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A true hot hatch with a dash of extra ride height, the Kona N offers plentiful performance – if you can accept the trade-off in comfort that entails
James Attwood, digital editor
18 August 2021

What is it?

Given the growth of the Hyundai Kona line-up to span multiple powertrains ranging from mild hybrid to full electric and the simultaneous expansion of the firm’s N performance division, it was perhaps inevitable the two would metaphorically cross over into this Kona N.

While high-riding hot crossovers might not please purists, they certainly make sense from both an economic and philosophical standpoint, given the increasing popularity of SUVs. And with the likes of the Ford Puma ST and Volkswagen T-Roc R on the market, why shouldn’t Hyundai get in on the act?

To Hyundai’s credit, it hasn’t used the inherent contradictions of a performance SUV as an excuse to not take the Kona N seriously. Alex Eichler, Hyundai’s executive expert for performance vehicle testing, said that the goal was to imbue the Kona N with “performance as close to the i30 N as possible”.

That aim is clearly felt when driving the Kona N - which is both a positive and a negative.

The Kona N is easy to distinguish from its mild-mannered siblings through a host of bespoke N design features, including a bespoke mesh grille, 19in wheels (wrapped in bespoke Pirelli tyres), a rear spoiler and large twin exhaust pipes. It’s something like an automotive honey badger: it’s all very cute, but with a hint of the aggressiveness that lurks under the surface.

What's it like?

And it can be aggressive. While the body is classic Kona, the underpinnings have far more in common with the i30 N. It’s not a straight swap, of course, with a series of modifications to account for the Kona being both 120mm shorter and 118mm taller than the hatch. So there’s extra welding to boost stiffness (particularly vital to compensate for that extra ride height), retuned electronically controlled suspension, extra powertrain mounts and more responsive rack-mounted power steering. 

The Kona N also gets the 2.0-litre turbocharged engine from the i30 N that produces 276bhp, sent entirely to the front wheels - because in ethos this remains more hot hatch than SUV (although there are some off-road driving modes, should you get the urge). For now, the only gearbox offered is an eight-speed dual-clutch automatic, which probably speaks to the different target market for hot crossovers and hatches. Next to the auto selector on the centre console you’ll also find a handbrake, should you fancy doing some sharp turns on the school run.

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The interior of the Kona N is a similar blend of practicality and perceived performance. You get that slightly elevated seating position, a spacious rear, a decent boot, good all-round visibility, a well-laid-out, relatively plush dashboard that mixes physical controls with a touchscreen, a head-up display (the first in an N model) and a clear digital instrument display.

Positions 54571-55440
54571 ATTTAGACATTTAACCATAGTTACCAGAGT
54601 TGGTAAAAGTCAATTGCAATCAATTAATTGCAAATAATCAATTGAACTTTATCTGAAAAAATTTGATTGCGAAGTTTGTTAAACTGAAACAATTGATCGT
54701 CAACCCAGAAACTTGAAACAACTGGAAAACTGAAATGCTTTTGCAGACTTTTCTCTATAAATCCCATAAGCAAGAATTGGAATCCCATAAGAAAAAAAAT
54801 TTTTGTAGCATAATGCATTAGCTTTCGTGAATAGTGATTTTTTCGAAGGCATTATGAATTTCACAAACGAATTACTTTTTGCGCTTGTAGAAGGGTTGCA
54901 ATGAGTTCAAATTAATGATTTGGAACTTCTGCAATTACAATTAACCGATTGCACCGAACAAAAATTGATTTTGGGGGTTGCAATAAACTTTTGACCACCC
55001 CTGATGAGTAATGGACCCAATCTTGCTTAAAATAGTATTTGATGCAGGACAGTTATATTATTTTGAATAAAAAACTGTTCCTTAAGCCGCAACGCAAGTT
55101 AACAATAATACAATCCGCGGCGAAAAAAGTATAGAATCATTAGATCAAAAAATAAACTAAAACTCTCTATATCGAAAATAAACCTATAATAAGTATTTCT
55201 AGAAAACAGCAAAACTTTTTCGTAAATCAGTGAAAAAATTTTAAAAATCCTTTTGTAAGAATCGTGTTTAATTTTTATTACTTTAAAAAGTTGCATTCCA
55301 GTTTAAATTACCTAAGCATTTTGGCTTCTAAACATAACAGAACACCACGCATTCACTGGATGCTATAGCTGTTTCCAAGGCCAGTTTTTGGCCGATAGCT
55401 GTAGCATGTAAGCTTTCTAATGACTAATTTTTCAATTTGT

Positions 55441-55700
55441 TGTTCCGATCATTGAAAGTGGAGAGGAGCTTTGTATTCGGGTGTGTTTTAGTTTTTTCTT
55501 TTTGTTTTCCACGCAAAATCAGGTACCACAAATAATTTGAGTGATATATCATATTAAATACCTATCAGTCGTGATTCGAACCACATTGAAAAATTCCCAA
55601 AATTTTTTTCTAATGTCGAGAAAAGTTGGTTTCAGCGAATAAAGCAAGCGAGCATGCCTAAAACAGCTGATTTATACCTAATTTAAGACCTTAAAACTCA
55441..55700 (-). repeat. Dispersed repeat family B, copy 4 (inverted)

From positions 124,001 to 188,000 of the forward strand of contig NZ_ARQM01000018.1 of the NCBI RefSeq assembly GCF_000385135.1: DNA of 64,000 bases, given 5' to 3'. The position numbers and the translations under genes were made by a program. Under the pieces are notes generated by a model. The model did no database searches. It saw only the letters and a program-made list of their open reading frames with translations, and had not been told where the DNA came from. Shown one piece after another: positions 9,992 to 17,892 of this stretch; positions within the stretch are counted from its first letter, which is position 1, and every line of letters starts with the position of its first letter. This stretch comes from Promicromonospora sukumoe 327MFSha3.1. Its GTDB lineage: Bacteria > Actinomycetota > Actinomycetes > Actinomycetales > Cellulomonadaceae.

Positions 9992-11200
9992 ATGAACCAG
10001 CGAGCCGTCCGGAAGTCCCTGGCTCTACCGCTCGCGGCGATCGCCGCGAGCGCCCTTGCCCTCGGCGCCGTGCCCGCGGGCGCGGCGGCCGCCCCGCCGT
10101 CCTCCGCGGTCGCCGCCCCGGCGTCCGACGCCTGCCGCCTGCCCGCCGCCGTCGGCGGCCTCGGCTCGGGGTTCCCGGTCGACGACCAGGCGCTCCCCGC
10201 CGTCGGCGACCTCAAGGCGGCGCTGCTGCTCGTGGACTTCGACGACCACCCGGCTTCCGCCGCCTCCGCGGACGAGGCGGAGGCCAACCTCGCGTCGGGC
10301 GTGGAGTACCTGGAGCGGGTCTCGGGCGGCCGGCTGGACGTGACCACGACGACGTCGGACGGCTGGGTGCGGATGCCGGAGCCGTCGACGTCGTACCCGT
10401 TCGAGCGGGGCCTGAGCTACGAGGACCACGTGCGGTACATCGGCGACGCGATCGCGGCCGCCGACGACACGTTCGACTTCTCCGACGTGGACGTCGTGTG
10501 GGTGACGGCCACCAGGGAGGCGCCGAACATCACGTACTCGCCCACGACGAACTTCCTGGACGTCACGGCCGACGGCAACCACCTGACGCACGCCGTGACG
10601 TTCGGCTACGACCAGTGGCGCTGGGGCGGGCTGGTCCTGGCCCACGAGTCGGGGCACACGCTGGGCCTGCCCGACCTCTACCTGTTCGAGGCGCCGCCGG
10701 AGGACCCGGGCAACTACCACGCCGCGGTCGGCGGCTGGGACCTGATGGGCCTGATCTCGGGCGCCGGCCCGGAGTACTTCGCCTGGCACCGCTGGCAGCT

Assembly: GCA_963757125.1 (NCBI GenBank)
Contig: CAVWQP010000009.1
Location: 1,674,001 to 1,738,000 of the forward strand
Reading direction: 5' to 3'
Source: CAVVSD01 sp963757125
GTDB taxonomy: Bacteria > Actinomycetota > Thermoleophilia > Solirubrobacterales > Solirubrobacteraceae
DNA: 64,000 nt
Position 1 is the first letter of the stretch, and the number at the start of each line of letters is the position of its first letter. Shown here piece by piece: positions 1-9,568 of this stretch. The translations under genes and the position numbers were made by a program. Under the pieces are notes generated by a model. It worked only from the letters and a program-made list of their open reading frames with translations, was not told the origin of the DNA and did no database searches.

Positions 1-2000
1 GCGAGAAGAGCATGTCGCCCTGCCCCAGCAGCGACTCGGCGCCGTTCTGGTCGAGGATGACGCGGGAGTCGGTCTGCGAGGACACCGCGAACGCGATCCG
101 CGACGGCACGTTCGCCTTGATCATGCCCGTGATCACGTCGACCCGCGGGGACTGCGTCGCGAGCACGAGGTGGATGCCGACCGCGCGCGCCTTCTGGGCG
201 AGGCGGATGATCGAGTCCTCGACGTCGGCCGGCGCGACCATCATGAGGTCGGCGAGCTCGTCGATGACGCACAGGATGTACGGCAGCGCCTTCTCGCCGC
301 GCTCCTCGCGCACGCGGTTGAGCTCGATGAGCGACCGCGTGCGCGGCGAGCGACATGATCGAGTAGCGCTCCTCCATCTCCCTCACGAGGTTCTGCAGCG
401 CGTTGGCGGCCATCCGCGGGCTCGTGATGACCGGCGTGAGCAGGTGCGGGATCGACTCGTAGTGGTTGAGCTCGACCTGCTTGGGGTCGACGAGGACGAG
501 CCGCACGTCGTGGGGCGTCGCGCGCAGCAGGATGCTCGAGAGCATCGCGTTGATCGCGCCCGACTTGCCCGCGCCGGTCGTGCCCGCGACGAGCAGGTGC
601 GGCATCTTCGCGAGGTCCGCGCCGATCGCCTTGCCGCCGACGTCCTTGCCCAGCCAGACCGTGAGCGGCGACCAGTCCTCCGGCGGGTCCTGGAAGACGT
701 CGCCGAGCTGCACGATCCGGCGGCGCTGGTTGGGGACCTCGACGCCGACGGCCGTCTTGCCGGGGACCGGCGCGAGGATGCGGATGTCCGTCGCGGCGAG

To remind you that you’re sitting in a performance model, there’s also special stitching and N logos dotted about. But most notable is the leather-covered steering wheel, which features large paddle shifters, two N buttons that employ the various drive modes and a big, red button marked NGS that drops the car to the lowest usable gear for 20 seconds to allow for full, and very noisy, acceleration. It’ll keep the kids entertained on occasion, at least.

Hyundai expects Kona N buyers to be hot hatch fans who have a family: people who need something approaching a sensible car but still want performance. And such buyers will find that the Kona N succeeds in feeling more like an i30 N than a crossover. The N division has done a fair job in limiting the dynamic compromises inherent in a high-riding crossover, with the responsive handling giving it a decent feel on corners and flowing roads that definitely has more in common with a hot hatch than an SUV. The short wheelbase helps it change direction fast, and it feels pleasingly stable given its comparatively high stance.

The trade-off is through the stiffened ride, which is on the firm side even in the softest Comfort mode. It’s not unbearably so, but there are more comfortable ways of doing the school run.

Moving up the drive modes firms up the steering and suspension, while adjusting the engine delivery, ESC and exhaust sound. The Sport setting is best saved for relatively smooth roads, and things become even more jittery and brittle in N mode. As with the i30 N, you’ll be hard-pressed to find somewhere smooth enough to use that. The best results are likely to be found using the custom mode to keep the suspension soft while boosting the steering response.

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Should I buy one?

It’s to Hyundai’s immense credit that it’s taken the slightly daft idea of a performance crossover and delivered an earnest, proper performance machine, one that feels very much like it belongs in the N line-up.

That said, part of the appeal of crossovers is their duality of purpose. In its pursuit of raucous, pure performance, you wonder if the Kona N’s singularity might limit its appeal.

But there’s little else like it at this price point of the performance SUV market, and for that reason you suspect it could become a cult classic among those prepared to accept the compromises inherent in the concept.

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Comments
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catnip 19 August 2021

High riding, so you have to compromise the ride quality? Why not just buy a hatchback?

567 18 August 2021

Another SUV that people don't want. The i30N is all people need which is bigger than Kona N.

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